Taser use in naked man's death broke rules, NYPD says
David Edwards
Published: Thursday September 25, 2008


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"The firing of a Taser stun gun that led a man to fall from a building ledge to his death Wednesday in Brooklyn appeared to have violated departmental guidelines, the police said on Thursday," The New York Times reports.

The statement begins, "On Wednesday, September 24 at approximately 1:50 PM, members of the NYPD’s Emergency Service Unit responded to the report of an emotionally disturbed person at 489 Tompkins Avenue in Brooklyn. The individual, Inman Morales, fled out the window of his third-floor apartment to the fire escape. After unsuccessfully trying to enter the apartment of a fourth-floor neighbor from the fire escape, Morales fled to the second-floor fire escape, and from there onto the housing of a roll-down security gate, which was 10-feet, five inches from the sidewalk."

Deputy Commissioner Paul J. Browne, New York City Police Department notes that none of the "officers on the scene were positioned to break his fall, nor did they devise a plan in advance to do so."

"The order to employ the Taser under these circumstances appears to have violated guidelines, re-issued June 4, 2008, which specifically state that 'when possible, the CED should not be used…in situations where the subject may fall from an elevated surface,'" the statement continues.

"The lieutenant who directed the use of the Taser has been placed on modified assignment," Browne writes. "The officer has been assigned to administrative duties. The Brooklyn District Attorney has asked that neither officer be interviewed by the Police Department as the investigation into this incident continues."

The Times reports, "The use of Tasers in New York has a troubled history. In the early 1980s, the police were condemned for using them to force drug suspects to confess. Mr. Kelly, then a deputy inspector, was assigned to reform the police practices."

"The study on police shootings, which urged the department to consider expanding its use of Tasers, was conducted by the RAND Corporation and commissioned seven weeks after the shooting of Sean Bell, who died in a hail of 50 police bullets in Queens on his wedding day in November 2006," reports the New York Times.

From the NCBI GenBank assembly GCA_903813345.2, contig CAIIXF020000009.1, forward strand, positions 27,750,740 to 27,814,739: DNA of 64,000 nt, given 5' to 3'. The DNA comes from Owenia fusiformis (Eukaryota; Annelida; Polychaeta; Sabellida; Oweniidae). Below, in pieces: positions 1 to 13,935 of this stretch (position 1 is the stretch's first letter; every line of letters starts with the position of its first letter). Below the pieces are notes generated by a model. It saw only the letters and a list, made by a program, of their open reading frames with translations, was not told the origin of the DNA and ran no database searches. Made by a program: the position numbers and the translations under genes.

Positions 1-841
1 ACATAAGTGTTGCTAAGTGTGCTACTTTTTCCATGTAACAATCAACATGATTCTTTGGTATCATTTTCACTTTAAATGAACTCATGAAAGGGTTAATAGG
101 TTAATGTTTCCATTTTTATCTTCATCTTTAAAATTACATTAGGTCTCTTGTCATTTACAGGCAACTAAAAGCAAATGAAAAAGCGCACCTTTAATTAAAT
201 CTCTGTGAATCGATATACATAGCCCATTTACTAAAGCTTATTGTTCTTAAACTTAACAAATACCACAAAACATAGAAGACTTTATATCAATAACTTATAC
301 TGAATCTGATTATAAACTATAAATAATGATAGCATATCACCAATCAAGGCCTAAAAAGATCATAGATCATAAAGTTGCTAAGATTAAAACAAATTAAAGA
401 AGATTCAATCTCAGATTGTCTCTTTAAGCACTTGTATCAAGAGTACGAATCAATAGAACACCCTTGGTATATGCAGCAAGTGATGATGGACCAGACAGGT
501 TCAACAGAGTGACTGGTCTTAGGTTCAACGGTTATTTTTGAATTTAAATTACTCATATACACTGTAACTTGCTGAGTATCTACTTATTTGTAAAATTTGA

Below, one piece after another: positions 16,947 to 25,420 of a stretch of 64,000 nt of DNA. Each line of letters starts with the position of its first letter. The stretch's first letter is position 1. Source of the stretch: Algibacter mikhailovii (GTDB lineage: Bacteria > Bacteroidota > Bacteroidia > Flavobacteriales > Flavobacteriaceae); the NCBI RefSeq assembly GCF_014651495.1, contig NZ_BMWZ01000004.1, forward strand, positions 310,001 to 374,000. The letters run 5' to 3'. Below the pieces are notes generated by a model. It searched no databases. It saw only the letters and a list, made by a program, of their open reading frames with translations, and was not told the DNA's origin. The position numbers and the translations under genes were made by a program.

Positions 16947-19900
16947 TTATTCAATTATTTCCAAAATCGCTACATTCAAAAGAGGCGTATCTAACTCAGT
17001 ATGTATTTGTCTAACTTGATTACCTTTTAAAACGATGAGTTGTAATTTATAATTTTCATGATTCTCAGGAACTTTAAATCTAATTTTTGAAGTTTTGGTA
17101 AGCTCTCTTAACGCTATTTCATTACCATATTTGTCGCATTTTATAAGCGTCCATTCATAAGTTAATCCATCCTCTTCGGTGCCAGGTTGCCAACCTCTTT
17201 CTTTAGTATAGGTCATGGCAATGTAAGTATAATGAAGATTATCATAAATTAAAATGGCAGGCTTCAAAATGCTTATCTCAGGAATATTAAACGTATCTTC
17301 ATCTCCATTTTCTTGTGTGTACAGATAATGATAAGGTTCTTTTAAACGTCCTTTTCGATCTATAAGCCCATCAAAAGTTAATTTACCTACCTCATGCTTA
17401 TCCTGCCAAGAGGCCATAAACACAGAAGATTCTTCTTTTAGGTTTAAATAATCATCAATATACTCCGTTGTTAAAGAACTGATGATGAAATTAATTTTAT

This video is from NYPost.com, broadcast September 24, 2008.




Download video via RawReplay.com


Full NYPD statement follows:

####

On Wednesday, September 24 at approximately 1:50 PM, members of the NYPD’s Emergency Service Unit responded to the report of an emotionally disturbed person at 489 Tompkins Avenue in Brooklyn. The individual, Inman Morales, fled out the window of his third-floor apartment to the fire escape. After unsuccessfully trying to enter the apartment of a fourth-floor neighbor from the fire escape, Morales fled to the second-floor fire escape, and from there onto the housing of a roll-down security gate, which was 10-feet, five inches from the sidewalk.

As an ESU officer was in the process of securing himself on the second-floor fire escape, Morales jabbed at him with an eight-foot long florescent light. An ESU lieutenant directed another ESU officer on the sidewalk to employ a Conducted Energy Device (CED), commonly known as a Taser, against Morales, who fell to the sidewalk, striking his head. He was removed to Kings County Hospital where he was pronounced dead.

While officers had radioed for an inflatable bag as the incident unfolded, it had not yet arrived at the scene when Morales fell. None of the ESU officers on the scene were positioned to break his fall, nor did they devise a plan in advance to do so.

The order to employ the Taser under these circumstances appears to have violated guidelines, re-issued June 4, 2008, which specifically state that “when possible, the CED should not be used…in situations where the subject may fall from an elevated surface.”

The lieutenant who directed the use of the Taser has been placed on modified assignment. The officer has been assigned to administrative duties. The Brooklyn District Attorney has asked that neither officer be interviewed by the Police Department as the investigation into this incident continues.

Deputy Commissioner Paul J. Browne, New York City Police Department

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